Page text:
Of the popular posts on the official Google blog last year, the second most visited was Google’s stance on searches in China. This entry discussed the difficult decision made by Google in December of 2009 when a series of cyber-attacks were launched on Google services. While Google frequently faces cyber-threats, these were different: they seemed to be targeting human rights activists in China. The end result for Google was a refusal to censor the results of their search engine (as they had been since they established Google.cn back in 2006), which would inevitably mean they couldn’t function in China.
The responses to this were controversial but mostly positive, with many seeing Google’s decision as standing up for human rights and freedom of speech. However, the halt to Chinese operations didn’t last. According to The Register, Google is already working on plans to re-enter the Chinese search market. This conclusion comes from statements made by Google’s CFO, Patrick Pichette, who told The Times that the shift away from China was never intended to be an act of complete abandonment, but that the challenges were seen as a roadblock. “China has 1.2 billion people,” said Pichette. “For Google to say, ‘We’re going to live on our mission but not serve 1.2 billion people’ — it just doesn’t work.” Plus, says Pichette, “China wants Google.”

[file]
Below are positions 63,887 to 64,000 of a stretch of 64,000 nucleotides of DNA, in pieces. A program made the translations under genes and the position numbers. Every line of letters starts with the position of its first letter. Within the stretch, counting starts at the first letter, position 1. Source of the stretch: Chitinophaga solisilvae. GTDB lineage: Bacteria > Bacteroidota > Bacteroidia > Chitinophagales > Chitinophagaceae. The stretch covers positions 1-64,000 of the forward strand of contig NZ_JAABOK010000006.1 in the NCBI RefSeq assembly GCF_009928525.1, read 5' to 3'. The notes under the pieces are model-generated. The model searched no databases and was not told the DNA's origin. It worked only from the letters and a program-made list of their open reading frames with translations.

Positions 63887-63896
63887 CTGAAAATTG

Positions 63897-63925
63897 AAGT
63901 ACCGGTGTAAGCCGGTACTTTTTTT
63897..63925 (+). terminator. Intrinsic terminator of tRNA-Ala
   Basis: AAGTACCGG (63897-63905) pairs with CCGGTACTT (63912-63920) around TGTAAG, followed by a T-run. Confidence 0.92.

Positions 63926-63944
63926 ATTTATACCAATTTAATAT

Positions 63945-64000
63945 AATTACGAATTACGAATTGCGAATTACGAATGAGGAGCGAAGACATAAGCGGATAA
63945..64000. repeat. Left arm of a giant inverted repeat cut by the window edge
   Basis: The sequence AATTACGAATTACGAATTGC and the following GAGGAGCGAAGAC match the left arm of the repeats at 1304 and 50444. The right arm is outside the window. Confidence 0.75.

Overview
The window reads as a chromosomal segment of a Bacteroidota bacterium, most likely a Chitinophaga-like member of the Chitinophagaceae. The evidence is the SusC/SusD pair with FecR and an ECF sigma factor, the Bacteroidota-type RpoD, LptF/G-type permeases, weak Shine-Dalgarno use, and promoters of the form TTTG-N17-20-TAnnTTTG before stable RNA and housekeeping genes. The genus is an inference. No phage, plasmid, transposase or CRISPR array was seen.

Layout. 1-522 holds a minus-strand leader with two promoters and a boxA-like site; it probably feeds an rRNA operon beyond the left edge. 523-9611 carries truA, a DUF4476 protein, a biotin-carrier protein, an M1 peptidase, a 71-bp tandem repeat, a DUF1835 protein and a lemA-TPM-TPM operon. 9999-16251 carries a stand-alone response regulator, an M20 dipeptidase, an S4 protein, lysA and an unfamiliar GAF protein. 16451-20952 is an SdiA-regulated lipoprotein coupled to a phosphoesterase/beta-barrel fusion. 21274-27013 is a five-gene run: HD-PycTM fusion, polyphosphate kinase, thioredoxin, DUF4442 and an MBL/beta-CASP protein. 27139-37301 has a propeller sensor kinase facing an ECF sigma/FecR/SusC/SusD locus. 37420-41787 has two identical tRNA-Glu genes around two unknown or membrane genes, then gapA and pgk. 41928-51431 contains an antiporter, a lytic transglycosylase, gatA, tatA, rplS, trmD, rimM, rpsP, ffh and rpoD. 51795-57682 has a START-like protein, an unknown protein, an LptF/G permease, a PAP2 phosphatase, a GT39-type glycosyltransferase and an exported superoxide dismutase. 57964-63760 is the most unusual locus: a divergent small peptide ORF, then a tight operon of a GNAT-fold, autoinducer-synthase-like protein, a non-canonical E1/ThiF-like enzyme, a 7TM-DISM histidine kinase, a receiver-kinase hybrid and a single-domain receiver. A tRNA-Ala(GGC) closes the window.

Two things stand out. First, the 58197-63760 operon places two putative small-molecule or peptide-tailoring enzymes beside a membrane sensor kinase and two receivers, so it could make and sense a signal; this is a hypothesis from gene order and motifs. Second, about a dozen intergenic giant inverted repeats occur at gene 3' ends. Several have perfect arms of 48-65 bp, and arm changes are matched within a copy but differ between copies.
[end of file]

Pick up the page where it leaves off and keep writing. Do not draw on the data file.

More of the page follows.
Of course, this quickly opens a heated debate about the freedom of speech and current censorship from the Chinese government. On the one hand, working with a group broadly seen as restrictive and authoritarian can be seen as empowering that group. On the other hand, staying out of the market could hinder the ability of the Chinese people to find relevant, global information. As one example, Pichette cites the fact that there wouldn’t be a single result for “Nobel Peace Prize” anywhere on the current search engines in China.